Don't get me wrong, I talk to God everyday. I ask for help, I ask for strength, for forgiveness.
But a lot of the time I talk to God like I talk to my mother, like a show of weakness is tantamount to a failed life and like admitting that I let them down would hurt them in ways they don't deserve.
So I keep it to myself. And even though I ask God for help, I walk away expecting no more than encouragement and positive energy and that's just not what faith is about.

My God can move mountains, part seas and raise the dead. And I know by comparison my debt and desperation is nothing compared to the circumstances surrounding those miracles, but He can fix this. He can deliver me from this condition.

I'm only sorry that I've continued to let my pride stand in the way of my blessings.
I'm sorry I haven't asked my Father to save me.

Psalm 10:4 (NIV) tells us: "In his pride the wicked does not seek him; in all his thoughts there is no room for God."
 So I'm through hiding .. or at least I'm working toward being through hiding. I want God to save me spiritually and  financially. I want to rest in my Father's arms, cry on my Father's shoulders and let him take away the weight of my burdens.

I don't really have much to share by way of a lesson I've learned, but I ask that anyone reading out there tonight pray for me. Pray that I ask for the help I know I can receive.

Tuesday, March 15, 2011


I'm a bit conflicted today. A big part of me feels like there is so much to complain about — so much wrong with the world, my life, my circumstances! And that part of me wants to spend every minute of my free time (all 30 of them) complaining about it. Then there's the little voice in my head, the angel on my shoulder, guilty remnants from my catholic upbringing, asking me "what do you really have to complain about?"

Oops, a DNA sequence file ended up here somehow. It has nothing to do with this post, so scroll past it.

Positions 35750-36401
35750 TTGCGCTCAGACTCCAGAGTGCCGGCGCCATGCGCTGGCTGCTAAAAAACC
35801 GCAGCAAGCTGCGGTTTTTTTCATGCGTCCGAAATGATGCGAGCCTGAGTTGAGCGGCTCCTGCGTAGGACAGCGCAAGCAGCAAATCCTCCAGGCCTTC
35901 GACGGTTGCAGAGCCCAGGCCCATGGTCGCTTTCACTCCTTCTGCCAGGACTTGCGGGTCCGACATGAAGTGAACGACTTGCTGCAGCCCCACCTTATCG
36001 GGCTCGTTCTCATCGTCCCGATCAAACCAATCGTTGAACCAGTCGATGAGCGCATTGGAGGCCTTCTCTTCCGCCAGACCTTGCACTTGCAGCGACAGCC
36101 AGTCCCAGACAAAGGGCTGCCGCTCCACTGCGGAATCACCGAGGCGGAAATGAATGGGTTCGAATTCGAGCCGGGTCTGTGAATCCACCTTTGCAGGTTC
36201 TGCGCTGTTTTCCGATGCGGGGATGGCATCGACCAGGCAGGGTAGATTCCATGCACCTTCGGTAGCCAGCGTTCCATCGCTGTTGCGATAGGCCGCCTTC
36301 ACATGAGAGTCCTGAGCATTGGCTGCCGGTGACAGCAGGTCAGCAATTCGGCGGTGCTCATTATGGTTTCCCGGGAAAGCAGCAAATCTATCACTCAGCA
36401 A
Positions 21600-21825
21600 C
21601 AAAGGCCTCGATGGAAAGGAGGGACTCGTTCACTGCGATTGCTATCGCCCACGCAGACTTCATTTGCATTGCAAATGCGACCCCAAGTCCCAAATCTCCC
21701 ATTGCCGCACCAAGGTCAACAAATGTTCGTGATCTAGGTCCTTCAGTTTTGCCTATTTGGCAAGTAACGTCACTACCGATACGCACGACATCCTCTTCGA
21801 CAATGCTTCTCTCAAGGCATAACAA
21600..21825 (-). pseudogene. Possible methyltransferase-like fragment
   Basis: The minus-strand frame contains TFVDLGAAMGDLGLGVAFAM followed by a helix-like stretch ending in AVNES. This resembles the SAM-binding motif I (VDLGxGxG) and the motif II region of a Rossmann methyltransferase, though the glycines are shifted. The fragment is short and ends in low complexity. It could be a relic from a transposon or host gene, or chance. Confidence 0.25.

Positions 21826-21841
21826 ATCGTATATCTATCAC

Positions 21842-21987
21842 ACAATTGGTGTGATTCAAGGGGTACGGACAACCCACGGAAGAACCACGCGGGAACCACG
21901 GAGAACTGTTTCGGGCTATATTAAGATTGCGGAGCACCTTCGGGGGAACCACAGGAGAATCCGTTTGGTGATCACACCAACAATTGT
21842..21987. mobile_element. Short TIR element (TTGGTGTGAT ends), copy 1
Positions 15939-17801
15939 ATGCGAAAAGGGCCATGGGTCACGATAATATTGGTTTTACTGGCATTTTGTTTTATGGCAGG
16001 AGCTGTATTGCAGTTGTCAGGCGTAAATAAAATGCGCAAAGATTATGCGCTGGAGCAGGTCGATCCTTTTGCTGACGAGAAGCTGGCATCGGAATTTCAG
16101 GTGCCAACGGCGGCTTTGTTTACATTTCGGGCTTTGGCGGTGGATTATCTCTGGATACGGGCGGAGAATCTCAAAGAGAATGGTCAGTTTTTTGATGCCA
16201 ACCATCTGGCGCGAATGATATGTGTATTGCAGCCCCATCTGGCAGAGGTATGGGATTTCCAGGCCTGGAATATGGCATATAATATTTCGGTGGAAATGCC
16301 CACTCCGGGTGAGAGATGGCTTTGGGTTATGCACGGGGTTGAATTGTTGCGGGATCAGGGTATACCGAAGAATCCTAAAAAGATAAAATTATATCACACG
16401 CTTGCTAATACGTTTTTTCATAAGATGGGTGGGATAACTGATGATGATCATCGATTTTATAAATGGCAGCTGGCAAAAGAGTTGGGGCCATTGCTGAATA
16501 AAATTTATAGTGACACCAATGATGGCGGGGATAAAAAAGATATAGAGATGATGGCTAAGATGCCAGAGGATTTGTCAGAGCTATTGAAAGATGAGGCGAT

"OK, so the bills are late, they'll get paid and nothings been cut off yet, so count your blessings.
And so your husband has been short with you and insensitive, things could be worse – things have been worse. And so you deserve better than a lot of the hands you've been dealt lately, Jesus certainly deserved better than what he got."
(note, the voice in my mind sounds like Fran's aunt Frieda from The Nanny, don't ask me why)
Unfortunately, the voice in my head is not always reflected by what comes out of my mouth. And lately, even I am getting sick of my constant complaining.
I know how blessed I am to have all that I have and I feel ashamed that I've let myself go on and on about what I don't have.
So, for lent, I've given up complaining.
Even if you don't celebrate (or suffer through) Lent, I would advise anyone to take some time off from complaining. Especially in the wake of recent global disasters, like the earthquake in Japan, I feel like high-fiving my inner voice. What do I have to complain about?
A part of not complaining is taking time out of each day to reflect on the things I'm thankful for. This has been the best part of my fast. I can feel my heart filling with joy as I reflect the blessings and accomplishments the Lord has bestowed on me this year alone. And in place of my usual rants and curses, I am saying the rosary and the occasional "Praise  Jesus."
So for those of you who know me, help me out, by reminding me of all the things I have to be thankful for the next time you hear me whining about my many, many woes. Unless it's Sunday, because everyone knows it's cool to cheat on your Lenten promises on Sundays!

Sunday, February 13, 2011


I've been unplugged for a while, but now I'm back and I can't say the net break did me much good.
Turns out I'm a bit of a naughty girl without the accountability of my blog, but then, those of you who know me probably aren't surprised.
I won't say I sinned more in my weeks without internet access, but I will admit to sinning more stubbornly and without abandon and for that I have asked the Lord to forgive me. ... now, I'll confess: